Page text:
Based on these two cases in particular, and many other experiences observed and analysed throughout the years we have identified the following takeaways:
1) The key legacy is the methodology
The URBACT methodology, focusing on integration, participation and transnational exchange and learning has been a key gamechanger in the way the cities work. This includes:
● Learning to co-create with a variety of stakeholders, starting from the identified needs rather than administrative or political push (e.g. in Brussels’ case, for the first time all stakeholders gathered to discuss local food policies and remain the core of the Food Council) ;
● Developing transversality of administrations and the ability to work beyond silos (e.g. in Schaerbeek, the Local group was composed of civil servants from different departments who keep on working together);
● Nurturing learning and exchange amongst peers, if not transnationally, at least regionally and/or nationally (see below the roles of networks);
▪ Promoting and supporting (social) innovation within their constituencies and within the administrations themselves (transparency being a key challenging learning for Brussels and Schaerbeek: Brussels is evaluating and improving the process and content of its Good Food Strategy every 2.5 years); and,
▪ Keeping an integrated approach to local policies’ design and delivery, while developing adequate capacities and skills (e.g. Schaerbeek is investing in trainings for the Funding unit, then available transversally to all civil servants)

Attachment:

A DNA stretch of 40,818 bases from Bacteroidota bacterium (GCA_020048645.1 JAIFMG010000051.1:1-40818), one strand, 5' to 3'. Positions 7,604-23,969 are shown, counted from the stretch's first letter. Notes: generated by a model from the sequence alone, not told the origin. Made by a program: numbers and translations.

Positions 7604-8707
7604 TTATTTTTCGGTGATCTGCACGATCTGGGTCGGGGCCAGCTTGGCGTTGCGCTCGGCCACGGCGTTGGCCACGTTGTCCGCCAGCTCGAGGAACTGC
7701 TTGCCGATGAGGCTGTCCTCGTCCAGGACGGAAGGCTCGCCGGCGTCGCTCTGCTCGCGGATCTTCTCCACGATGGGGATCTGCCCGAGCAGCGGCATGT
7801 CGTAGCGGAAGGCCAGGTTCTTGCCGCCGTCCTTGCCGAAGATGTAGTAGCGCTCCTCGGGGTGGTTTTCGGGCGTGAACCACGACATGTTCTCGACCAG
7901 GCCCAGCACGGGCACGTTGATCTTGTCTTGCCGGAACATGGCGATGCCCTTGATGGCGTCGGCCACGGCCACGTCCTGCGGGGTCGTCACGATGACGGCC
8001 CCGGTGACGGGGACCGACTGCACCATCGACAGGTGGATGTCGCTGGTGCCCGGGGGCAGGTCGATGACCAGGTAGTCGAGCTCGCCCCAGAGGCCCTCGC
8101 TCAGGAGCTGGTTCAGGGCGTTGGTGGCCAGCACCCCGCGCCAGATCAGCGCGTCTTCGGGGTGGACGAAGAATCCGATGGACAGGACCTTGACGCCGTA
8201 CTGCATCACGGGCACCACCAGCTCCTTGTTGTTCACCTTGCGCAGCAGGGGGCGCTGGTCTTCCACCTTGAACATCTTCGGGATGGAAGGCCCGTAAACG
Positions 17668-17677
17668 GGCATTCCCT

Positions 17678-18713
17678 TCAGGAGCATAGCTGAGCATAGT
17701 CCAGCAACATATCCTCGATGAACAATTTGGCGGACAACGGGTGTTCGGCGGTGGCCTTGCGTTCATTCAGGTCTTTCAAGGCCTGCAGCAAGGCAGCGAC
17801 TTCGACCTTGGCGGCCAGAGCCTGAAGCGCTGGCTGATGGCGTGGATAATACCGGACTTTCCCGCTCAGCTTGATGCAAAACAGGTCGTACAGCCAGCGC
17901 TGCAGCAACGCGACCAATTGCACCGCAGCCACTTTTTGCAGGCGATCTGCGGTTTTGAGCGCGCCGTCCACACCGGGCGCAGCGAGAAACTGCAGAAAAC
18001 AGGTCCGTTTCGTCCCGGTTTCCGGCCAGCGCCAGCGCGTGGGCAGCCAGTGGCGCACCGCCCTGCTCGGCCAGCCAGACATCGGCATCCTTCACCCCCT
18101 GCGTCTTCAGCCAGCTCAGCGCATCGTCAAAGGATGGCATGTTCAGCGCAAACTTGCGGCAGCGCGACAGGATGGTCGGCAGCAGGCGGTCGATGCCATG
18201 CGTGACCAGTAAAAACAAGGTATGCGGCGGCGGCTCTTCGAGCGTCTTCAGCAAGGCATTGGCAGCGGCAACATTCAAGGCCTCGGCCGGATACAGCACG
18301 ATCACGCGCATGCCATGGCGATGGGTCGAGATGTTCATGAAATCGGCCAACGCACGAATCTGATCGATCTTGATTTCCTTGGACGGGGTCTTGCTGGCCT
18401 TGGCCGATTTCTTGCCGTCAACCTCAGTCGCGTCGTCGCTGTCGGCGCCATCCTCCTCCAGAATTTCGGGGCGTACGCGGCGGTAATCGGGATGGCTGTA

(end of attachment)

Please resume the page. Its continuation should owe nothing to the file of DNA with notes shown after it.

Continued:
2) Creating an action plan provides a strategic push
Another key outcome of the participation in such networks has been development of the action plan: both as a process and as an output. Indeed, it has served in many instances as a driver for integrated sustainable development in cities. It has helped them become more systematic in approaching an issue (e.g. the Brussels’ Good Food strategy). More importantly, these are seen as living documents, adjusted iteratively on an on-going basis in parallel with the evolving needs, priorities and resources.
3) Seek out other network and funding opportunities
As a follow-up from taking part in such networks, cities have also participated in other European projects and networks. At the individual level, civil servants are increasingly interested in being part of such approaches and see the added value of further learning and exchanges (e.g. a recently carried out study with the municipality of Schaerbeek showed an unexpected high level of satisfaction from participating in Making Spend Matter and the wish to continue investing such working experiences). At the institutional level, some cities have designed specific strategies to further work with other European cities. For example, the URBACT experience has comforted Schaerbeek in drafting a Strategic note on European projects (including a SWOT and some concrete solutions) as well as an opportunity study.